In April of 1980, 21-year-old Terry Fox set off on cross-country run across Canada to raise awareness for cancer research. Four years earlier, he had been diagnosed with osteosarcoma, an aggressive form of bone cancer that forced the amputation of his right leg. With an artificial leg, Fox ran the equivalent of a full marathon daily. As his fame grew, thousands turned out to cheer him on. He suffered from shin splints, an inflamed knee, cysts, dizzy spells, and tendonitis, but continued running. Nearly five months into his journey, Fox discovered that the cancer had spread to his lungs; he was forced to stop after 5,373km. Nine months later, he succumbed to the disease at age 22.
“That’s very inspiring,” you may say, “but what does this have to do with Beijing?” Actually, Terry Fox’s influence extends all the way here – and it’s been quietly but steadily percolating for 15 years.
Ask any Canadian who the greatest Canadian was, and an overwhelming number will answer “Terry Fox.” (He came second in a TV series produced by the Canadian Broadcasting Corporation in which viewers across the country were asked to vote in. He was bested only by Tommy Douglas, the father of Canada’s universal healthcare system.) Every year, cities nationwide hold the Terry Fox Run, a non-corporate charity event to raise money for cancer research.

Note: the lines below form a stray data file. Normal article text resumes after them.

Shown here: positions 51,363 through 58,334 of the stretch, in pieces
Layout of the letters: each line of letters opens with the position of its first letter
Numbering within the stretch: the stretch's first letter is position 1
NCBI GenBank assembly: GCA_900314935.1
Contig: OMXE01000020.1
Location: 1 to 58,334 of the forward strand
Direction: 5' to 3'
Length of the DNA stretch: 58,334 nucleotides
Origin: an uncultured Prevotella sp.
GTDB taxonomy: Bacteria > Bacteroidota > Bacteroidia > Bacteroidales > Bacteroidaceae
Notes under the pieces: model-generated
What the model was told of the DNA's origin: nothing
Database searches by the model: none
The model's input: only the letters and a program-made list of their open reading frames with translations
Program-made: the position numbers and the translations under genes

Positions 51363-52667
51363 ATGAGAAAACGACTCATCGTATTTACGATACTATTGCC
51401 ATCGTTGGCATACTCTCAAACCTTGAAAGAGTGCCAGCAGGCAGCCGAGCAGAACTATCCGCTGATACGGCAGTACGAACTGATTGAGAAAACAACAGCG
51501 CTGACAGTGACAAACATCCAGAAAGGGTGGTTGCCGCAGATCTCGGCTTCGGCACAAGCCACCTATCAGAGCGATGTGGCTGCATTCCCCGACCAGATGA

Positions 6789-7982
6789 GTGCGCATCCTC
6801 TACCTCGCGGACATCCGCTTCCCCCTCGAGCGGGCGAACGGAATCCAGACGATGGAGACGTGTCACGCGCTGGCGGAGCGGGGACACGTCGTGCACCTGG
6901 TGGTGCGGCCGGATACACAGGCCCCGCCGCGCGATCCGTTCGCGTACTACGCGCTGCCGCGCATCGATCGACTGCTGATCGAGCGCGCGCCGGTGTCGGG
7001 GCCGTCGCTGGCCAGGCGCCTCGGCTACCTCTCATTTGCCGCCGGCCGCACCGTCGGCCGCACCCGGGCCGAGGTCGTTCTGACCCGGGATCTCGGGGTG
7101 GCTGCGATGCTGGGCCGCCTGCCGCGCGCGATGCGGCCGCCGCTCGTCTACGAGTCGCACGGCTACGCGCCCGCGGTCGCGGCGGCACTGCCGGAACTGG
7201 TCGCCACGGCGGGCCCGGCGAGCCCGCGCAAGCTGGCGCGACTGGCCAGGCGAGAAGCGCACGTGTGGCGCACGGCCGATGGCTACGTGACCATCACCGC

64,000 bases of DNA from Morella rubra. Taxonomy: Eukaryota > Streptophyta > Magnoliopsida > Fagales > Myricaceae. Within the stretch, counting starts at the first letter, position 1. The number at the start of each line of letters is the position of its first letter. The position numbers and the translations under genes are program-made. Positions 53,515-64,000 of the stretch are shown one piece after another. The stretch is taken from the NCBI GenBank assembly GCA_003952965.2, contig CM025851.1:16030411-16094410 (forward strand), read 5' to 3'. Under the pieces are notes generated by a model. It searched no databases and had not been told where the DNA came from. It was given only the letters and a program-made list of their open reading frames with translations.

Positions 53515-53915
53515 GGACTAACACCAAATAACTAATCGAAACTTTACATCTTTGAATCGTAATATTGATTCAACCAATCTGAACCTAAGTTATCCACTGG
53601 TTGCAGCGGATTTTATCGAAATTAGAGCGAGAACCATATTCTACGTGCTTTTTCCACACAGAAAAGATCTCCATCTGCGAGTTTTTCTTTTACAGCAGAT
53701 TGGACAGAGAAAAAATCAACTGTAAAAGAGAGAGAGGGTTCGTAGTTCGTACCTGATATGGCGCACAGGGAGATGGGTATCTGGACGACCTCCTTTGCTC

In 1998, the Canadian Embassy organized Beijing’s first Terry Fox Run. Initially located at Worker’s Stadium, the run was moved to Chaoyang Park as traffic got more and more congested in the area. The Cancer Institute and Hospital at the Chinese Academy of Medical Sciences (CAMS) was involved early on, eventually taking the lead on organizing the run (though the Canadian Embassy remains closely involved to this day).
Now known as the Beijing Hope Run, this year’s edition takes place on Saturday, September 28 from 9am to noon at Chaoyang Park. The run attracts thousands of participants every year and has a very laid-back format: Families are welcome to stroll or rollerblade instead of run, and signing up doesn’t involve collecting pledges; participants can simply show up and donate by dropping money into a donation box or wired directly to the organizers.
Though the event skews more Chinese, English-speaking volunteers are available onsite and run’s main contact person does speak English. To find out more or make a donation, contact Rose Gao at 8778 8232 or email firstname.lastname@example.org. I’m planning to be there (probably in a bright orange beijingkids t-shirt), so don’t be shy to say “hey!” (or rather, “eh!”).
Photo by Richard Keeling (via Wikimedia Commons)